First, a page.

POSTED: 9:58 p.m. HST, May 25, 2014
LAST UPDATED: 9:59 p.m. HST, May 25, 2014
The deadline is July 15 for entries into a student science and technology contest sponsored by the Maui Economic Development Board.
The Daniel K. Ino-uye Innovation Award was created last year to reward students who demonstrate an innovative use of science, technology, engineering and math, the so-called STEM fields, to serve and improve the community.
"Senator Inouye was a visionary who saw how important it is to affirm and invest in our students, the future of Hawaii," board President and CEO Jeanne Skog said in a statement last week.
Last year's winning proj-ect was conceived and produced by King Kekau-like High School students Lotus Chen and Sierra Harrell. Using GPS technology and practical applications of math and science, the students mapped out roads leading to and from their school campus.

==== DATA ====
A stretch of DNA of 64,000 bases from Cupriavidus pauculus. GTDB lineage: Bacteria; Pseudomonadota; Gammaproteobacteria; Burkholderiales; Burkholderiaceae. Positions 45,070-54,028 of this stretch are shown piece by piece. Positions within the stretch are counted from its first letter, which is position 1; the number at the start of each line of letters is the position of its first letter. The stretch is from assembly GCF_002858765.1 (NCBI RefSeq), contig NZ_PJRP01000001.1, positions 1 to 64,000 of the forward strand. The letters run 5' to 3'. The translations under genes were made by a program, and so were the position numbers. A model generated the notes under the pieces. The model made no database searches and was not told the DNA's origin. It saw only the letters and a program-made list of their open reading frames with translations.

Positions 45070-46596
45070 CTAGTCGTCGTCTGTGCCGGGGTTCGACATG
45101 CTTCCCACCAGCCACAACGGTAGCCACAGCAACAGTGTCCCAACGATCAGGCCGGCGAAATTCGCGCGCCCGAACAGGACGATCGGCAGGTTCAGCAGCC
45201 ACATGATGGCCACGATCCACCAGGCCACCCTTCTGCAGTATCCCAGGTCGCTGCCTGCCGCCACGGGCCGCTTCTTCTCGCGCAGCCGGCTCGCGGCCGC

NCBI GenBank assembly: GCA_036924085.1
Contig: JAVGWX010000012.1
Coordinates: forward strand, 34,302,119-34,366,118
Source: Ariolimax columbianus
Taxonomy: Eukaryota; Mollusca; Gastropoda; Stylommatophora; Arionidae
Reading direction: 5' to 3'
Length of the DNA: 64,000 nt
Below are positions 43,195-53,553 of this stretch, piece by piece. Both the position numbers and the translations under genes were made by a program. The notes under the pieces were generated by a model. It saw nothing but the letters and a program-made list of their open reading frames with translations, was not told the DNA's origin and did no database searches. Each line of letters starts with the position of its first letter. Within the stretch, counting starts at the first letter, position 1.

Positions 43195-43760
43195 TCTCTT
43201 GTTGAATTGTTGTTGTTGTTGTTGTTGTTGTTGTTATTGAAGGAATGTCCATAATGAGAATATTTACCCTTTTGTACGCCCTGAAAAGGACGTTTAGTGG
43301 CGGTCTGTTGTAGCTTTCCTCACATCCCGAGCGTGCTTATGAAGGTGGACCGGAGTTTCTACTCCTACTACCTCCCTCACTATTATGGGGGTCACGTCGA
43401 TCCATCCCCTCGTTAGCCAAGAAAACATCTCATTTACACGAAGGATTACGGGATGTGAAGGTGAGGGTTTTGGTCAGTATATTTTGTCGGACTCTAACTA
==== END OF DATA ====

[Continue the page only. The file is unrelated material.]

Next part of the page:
Then they marked areas that needed crosswalks and sidewalks and took note of troublesome spots where motorists might lose sight of pedestrians. They shared their geo-spatial map with state and county officials, and their work resulted in Gov. Neil Abercrombie releasing nearly $1 million for the Maui County Old Hale-akala Highway Sidewalk proj-ect.
"Dan would have been pleased that these students worked on a project to potentially save lives," said Inouye's widow, Irene Hirano Inouye. "He was always delighted to see the talented and articulate students display their science, technology, engineering and math projects."
The award will be presented at the annual Ke Alahele Education Fund dinner on Aug. 23 at the Grand Wailea Resort & Spa.